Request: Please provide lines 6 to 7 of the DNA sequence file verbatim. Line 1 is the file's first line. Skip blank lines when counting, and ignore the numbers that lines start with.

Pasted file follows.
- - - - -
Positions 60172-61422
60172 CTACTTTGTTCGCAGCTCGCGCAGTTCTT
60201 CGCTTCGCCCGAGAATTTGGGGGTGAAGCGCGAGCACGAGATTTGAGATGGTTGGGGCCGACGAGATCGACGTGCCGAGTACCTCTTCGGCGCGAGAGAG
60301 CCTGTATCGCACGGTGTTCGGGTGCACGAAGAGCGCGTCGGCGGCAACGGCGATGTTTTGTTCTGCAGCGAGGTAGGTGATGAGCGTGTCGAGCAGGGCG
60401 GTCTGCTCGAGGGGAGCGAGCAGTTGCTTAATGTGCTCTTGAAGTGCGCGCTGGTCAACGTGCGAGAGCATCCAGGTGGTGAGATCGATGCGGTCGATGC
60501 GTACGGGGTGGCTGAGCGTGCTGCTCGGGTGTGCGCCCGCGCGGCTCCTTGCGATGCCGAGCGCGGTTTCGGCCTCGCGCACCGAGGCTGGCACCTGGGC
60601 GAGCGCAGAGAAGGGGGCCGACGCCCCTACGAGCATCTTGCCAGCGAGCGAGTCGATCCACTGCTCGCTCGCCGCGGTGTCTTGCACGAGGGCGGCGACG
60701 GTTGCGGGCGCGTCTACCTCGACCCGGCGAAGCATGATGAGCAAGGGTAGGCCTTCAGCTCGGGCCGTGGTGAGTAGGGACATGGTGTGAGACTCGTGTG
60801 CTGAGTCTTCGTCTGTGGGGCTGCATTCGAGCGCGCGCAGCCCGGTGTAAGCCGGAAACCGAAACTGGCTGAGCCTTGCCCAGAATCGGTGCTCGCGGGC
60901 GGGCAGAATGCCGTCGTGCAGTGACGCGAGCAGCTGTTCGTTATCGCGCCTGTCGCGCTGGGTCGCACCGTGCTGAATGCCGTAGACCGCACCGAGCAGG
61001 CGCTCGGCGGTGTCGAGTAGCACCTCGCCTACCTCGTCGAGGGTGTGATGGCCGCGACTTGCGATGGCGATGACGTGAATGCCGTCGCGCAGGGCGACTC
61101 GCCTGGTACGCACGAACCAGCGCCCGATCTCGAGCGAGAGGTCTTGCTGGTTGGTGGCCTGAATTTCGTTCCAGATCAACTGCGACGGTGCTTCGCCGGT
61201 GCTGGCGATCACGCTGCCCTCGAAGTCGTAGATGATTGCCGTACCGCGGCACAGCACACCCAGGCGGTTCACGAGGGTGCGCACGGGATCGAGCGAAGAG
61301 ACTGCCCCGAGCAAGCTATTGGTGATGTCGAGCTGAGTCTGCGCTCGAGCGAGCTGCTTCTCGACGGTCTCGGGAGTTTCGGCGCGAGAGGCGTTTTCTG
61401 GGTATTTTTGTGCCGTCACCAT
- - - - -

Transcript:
60501 GTACGGGGTGGCTGAGCGTGCTGCTCGGGTGTGCGCCCGCGCGGCTCCTTGCGATGCCGAGCGCGGTTTCGGCCTCGCGCACCGAGGCTGGCACCTGGGC
60601 GAGCGCAGAGAAGGGGGCCGACGCCCCTACGAGCATCTTGCCAGCGAGCGAGTCGATCCACTGCTCGCTCGCCGCGGTGTCTTGCACGAGGGCGGCGACG